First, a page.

Some three years ago the governors of Blundell's School at Tiverton, being pressed for want of room determined to sell the old school buildings and remove the school to another site: at that time our society in conjunction with some of the townsmen and neighbours of Tiverton, tried very hard to induce the governors not to desert the ancient home of their famous school, or at all events if they were driven to do so to find some public use for the beautiful buildings which were atthat time the most perfect example left us of a grammar school of the early seventeenth century: since all the fittings so carefully planned by the founder were still in their original places.
Our protest was fruitless, and the buildings were sold to a private person, but we were told that a condition was to be attached that they should not be demolished or dismantled. This did not reassure is much at the time, and I am sorry to say that we have just received a confirmation of our fears; for a correspondent has informed us that he has been offered by a builder the curious and beautiful screen that used to divide the Upper school from the Lower.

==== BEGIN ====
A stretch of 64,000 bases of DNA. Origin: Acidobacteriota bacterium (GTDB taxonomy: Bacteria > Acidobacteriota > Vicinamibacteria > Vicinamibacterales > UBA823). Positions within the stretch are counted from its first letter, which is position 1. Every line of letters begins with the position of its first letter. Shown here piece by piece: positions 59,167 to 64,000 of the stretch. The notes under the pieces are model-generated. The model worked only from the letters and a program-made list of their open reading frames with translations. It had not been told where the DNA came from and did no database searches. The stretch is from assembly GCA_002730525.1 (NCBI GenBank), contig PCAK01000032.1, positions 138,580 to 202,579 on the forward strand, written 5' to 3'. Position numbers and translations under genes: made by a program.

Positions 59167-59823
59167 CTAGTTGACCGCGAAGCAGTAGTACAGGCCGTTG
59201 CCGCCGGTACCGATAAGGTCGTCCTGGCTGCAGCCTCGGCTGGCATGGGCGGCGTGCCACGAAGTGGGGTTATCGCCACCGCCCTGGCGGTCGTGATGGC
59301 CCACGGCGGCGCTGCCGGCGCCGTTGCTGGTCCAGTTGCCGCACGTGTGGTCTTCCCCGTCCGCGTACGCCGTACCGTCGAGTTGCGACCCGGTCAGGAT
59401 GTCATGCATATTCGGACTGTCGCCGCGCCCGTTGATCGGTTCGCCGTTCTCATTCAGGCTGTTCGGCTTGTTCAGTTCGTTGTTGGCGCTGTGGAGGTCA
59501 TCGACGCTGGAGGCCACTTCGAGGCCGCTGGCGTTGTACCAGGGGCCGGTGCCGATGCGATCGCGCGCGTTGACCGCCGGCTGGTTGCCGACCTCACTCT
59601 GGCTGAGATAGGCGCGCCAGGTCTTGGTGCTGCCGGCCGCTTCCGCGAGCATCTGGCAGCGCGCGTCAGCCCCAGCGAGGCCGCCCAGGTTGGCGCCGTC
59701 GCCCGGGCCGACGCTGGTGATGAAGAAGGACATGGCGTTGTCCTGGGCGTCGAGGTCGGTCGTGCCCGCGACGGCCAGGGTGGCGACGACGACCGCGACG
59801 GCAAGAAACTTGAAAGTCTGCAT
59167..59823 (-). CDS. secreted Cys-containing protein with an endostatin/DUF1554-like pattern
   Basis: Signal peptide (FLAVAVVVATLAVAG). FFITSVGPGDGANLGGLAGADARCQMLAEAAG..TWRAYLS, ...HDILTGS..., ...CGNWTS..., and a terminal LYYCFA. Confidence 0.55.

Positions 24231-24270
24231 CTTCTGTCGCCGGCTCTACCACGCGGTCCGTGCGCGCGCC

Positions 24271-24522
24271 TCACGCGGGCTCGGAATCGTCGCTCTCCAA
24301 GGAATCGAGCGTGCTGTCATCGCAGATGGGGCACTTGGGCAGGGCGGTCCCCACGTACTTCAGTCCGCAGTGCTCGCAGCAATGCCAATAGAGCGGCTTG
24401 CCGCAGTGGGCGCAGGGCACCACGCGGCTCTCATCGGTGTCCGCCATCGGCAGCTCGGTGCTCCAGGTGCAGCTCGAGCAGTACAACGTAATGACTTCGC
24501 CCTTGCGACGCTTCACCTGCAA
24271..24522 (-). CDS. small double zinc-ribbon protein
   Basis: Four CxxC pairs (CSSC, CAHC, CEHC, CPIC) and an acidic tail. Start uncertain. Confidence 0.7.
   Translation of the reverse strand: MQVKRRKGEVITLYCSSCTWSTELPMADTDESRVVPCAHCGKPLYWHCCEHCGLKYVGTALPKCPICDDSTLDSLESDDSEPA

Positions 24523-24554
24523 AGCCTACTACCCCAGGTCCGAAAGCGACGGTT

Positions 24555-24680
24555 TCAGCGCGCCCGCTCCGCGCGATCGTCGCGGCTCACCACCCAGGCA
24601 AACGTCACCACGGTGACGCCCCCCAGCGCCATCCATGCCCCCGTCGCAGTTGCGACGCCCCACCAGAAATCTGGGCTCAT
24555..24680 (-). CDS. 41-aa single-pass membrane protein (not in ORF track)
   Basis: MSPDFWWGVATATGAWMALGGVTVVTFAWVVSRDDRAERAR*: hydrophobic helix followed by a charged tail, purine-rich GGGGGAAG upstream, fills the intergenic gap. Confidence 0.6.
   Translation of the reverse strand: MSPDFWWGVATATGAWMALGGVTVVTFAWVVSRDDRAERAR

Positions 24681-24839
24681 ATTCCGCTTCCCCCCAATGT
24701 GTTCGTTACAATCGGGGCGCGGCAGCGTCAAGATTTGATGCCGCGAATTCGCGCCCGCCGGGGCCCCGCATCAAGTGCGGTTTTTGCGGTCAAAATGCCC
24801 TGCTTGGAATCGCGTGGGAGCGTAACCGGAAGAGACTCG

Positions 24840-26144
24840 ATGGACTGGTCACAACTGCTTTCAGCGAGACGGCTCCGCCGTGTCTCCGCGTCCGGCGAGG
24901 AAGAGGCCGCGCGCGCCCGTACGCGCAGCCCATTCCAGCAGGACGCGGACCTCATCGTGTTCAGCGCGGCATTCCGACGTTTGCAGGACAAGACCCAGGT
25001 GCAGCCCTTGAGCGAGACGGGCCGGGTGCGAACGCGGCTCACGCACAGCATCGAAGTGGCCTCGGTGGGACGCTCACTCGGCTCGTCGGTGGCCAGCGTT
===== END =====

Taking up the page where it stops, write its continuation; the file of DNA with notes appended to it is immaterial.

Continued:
I do not know whether there is room to hope that the loss of the buildings of Blundell's School may be averted; but I venture to ask leave to publish in your columns the fact that they seem to be doomed in the hope that the public spirit of the men of Devon may be awakened and find some means of preventing this loss to the public, this disgrace to their own county.
Letter to the Daily News, 23 February 1883.
The reference to this piece of work in the Chronology